Owners of off-road diesels in California should already be calculating fleet-average emissions of nitrogen oxide (NOx) and particulate matter (PM), comparing their numbers to CARB's targets for a matching variety of equipment, and taking action to hit those targets. Today, the only way to reduce fleet-average emissions enough is to replace Tier 0 and Tier 1 machines — anything built before 1997 — up to a maximum of 8 percent of the fleet per year with brand-new equipment. A few larger pieces can be repowered cost effectively with Tier 3 engines. Existing Tier 2 and Tier 3 machines can be retrofit, up to a maximum of 20 percent of the fleet per year, with emissions-control devices from CARB's Verified Technologies List.
But there are combinations of fuel modifications and exhaust aftertreatment waiting to be verified that could bring Tier 0 and Tier 1 machines into compliance so they can be retained rather than replaced.
Emissions Technology markets a platinum-based diesel-fuel catalyst and a system for introducing it into the engine's air intake that promises more complete combustion of the fuel charge in the cylinder and a 50 percent or greater reduction in soot produced by older diesels. The company is working to get the CARB to verify its catalyst in combination with an exhaust aftertreatment filter.
"Our field data show that combining the Combustion Catalyst System with a Level 2 diesel oxidation catalyst (a lower-cost exhaust aftertreatment device) gives Level 3 performance on a Tier 0 or Tier 1 engine — an 85-percent reduction in PM emissions. Plus, we see 8 to 10 percent fuel savings on a typical diesel engine," says George Malouf, vice president of technology at Emissions Technology.
Biodiesel delivers similar reductions in combustion soot, and it is also in the process of being adding to CARB's verified list in combination with appropriate aftertreatment. As these fuel/exhaust treatment pairings verify for use with pre-1997 diesels, they could slash the cost of fleets' compliance with California's emissions limits for in-use diesels.
This good news won't be confined to California for long.
"I think there's an outstanding possibility we'll see this (California rulemaking adopted) in 15 or 20 states after the EPA grants California its waiver," says Mike Buckantz, president of Justice & Associates, a Long Beach, Calif., environmental consulting firm. Buckantz believes the Environmental Protection Agency will grant the California ARB the waiver necessary for the state to fully implement its in-use, off-road diesel rule by the first or second quarter of 2009. "You can just look at a map of areas in PM 2.5-hour nonattainment (to identify states where the California rulemaking will be adopted next).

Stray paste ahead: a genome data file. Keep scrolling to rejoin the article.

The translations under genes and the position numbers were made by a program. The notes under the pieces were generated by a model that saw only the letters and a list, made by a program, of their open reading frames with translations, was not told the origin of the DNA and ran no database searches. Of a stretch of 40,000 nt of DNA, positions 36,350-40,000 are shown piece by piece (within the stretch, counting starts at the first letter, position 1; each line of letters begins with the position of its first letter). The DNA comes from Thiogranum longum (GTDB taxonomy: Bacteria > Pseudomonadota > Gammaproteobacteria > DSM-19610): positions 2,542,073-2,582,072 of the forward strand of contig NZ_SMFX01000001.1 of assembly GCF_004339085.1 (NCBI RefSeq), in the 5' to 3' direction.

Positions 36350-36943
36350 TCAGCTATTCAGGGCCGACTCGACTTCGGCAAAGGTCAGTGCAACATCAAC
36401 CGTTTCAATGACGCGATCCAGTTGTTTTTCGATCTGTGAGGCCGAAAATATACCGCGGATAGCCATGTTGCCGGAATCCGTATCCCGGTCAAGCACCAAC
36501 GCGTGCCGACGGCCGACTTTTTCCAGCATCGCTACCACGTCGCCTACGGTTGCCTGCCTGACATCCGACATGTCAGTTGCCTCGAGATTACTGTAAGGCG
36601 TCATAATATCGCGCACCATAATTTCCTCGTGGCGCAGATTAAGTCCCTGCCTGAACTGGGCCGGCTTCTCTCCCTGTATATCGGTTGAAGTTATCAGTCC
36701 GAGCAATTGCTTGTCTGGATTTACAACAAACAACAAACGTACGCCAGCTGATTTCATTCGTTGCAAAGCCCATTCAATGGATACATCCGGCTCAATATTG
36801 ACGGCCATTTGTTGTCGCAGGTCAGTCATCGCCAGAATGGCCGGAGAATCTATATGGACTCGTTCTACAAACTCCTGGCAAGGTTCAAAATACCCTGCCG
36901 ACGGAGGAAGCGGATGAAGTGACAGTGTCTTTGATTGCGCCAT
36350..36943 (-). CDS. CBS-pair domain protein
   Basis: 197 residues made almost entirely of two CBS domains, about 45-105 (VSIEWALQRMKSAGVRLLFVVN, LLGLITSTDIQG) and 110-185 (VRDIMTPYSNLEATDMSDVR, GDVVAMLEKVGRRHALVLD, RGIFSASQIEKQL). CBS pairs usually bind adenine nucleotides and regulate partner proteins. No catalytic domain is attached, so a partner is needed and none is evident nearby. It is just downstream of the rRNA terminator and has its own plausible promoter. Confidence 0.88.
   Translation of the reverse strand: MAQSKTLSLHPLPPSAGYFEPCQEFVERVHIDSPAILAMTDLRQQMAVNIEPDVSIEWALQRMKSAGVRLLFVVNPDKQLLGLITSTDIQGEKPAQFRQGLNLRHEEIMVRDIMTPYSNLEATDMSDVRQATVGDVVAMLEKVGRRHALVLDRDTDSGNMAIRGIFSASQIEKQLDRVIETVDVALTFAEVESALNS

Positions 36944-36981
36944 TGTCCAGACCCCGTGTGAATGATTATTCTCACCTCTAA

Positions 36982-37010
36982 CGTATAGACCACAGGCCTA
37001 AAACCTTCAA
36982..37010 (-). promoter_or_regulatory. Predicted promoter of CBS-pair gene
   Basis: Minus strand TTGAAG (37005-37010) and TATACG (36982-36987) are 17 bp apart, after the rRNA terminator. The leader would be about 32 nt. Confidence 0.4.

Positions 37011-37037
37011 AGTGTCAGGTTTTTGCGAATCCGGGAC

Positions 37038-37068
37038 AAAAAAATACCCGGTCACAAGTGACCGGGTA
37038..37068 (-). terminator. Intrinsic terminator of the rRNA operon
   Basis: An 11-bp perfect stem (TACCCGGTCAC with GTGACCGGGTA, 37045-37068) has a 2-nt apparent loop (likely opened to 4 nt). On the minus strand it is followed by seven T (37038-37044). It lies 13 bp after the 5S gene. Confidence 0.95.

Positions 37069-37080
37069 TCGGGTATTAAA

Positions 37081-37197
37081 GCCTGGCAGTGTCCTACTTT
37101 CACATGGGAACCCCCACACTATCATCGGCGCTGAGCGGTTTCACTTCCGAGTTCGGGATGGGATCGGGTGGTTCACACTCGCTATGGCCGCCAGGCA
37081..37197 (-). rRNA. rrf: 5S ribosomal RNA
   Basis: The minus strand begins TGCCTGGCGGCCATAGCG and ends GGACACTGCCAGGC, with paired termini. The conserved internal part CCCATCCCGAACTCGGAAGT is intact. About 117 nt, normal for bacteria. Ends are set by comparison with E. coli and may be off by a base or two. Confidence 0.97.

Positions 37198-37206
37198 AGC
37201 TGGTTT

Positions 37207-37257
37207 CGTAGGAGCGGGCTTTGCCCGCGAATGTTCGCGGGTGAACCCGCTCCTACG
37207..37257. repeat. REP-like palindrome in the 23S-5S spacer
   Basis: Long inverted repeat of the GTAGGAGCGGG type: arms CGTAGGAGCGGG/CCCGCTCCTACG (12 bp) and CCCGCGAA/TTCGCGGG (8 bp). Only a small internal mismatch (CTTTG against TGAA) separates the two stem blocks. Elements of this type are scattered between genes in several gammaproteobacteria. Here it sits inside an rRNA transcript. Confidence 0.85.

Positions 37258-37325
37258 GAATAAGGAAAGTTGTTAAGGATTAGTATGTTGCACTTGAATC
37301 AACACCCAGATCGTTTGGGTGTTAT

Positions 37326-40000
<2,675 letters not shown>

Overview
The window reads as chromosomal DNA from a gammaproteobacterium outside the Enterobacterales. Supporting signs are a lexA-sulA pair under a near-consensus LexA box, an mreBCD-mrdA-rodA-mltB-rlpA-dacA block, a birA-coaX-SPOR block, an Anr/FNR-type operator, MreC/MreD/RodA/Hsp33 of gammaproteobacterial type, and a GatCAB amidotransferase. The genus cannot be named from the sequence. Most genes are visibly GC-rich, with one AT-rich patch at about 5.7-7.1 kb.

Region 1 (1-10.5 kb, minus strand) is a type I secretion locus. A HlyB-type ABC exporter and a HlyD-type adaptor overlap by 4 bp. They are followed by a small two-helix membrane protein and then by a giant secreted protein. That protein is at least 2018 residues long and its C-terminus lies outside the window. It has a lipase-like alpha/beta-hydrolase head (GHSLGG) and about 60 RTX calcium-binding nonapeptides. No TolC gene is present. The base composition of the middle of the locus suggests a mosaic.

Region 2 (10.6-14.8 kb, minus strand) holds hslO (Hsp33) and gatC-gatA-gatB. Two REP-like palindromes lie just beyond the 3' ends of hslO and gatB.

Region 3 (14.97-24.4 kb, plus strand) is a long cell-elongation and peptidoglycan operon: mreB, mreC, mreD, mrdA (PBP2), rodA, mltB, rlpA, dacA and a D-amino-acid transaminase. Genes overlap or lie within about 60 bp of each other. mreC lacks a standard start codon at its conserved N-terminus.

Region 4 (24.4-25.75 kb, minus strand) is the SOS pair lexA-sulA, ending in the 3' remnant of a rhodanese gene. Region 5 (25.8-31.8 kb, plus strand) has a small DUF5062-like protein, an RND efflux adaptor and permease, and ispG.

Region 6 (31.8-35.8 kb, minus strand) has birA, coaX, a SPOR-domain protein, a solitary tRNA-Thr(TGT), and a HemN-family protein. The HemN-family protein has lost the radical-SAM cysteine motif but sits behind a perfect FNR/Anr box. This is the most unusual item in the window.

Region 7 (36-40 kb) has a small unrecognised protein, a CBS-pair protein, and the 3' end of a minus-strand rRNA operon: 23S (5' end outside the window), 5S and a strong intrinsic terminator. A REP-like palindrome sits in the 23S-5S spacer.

"All these other states have to do is go through the steps required by state law to adopt a new regulation," says Buckantz. He suggests they could begin enforcing off-road diesel rules in mid-2010. Deadlines are likely to be pushed back to reflect the later start date, but the working provisions of the rulings will, by law, be identical to the California regs.
It's prudent to wait until some alternate fuels are CARB verified to buy them, but now's the time to get educated on the technology and politics of biofuels. At this stage in their development, your economic and political actions may influence local availability of certain fuel types.
Biodiesel is made by processing vegetable oils or animal fats. The most common feed stocks in the United States are soybeans or corn. Biodiesel mixes readily with conventional diesel, and today is available mostly as B5 (5 percent biodiesel) and B20 (20 percent biodiesel). Virtually all engine manufacturers approve the use of B5, and most support engines run on B20.
Biodiesel is said to have slightly less energy than fossil diesel, but an aggregates producer with operations using B99 for three years reports no significant reduction in material moved per gallon of fuel burned in 150 pieces of its equipment that have been running in Iowa, Nebraska, Illinois and Indiana.
Biodiesel acts as a solvent, which cleaned out the quarry equipment's fuel systems and required fuel-filter changes as often as every other day for the first 500 or 600 hours of use, but caused no long-term problems. The 15,000-hour teardown of a Cat C18 engine powering an underground mining truck showed a hint of sludging in the head, but at acceptable levels. Main bearings looked good, and there were no fuel-system problems.
Biodiesel helps the quarry meet the Mine Safety and Health Administration's (MSHA) more stringent air-quality standards for underground mines without having to invest in additional ventilation shafts. The company is also buying B99 at lower cost than fossil diesel.
Biodiesel is an ester, and esters tend to attract water, so biodiesel tank farms and dispensing systems require careful attention to housekeeping practices. Well-maintained fuel-water separators on machines are also critical.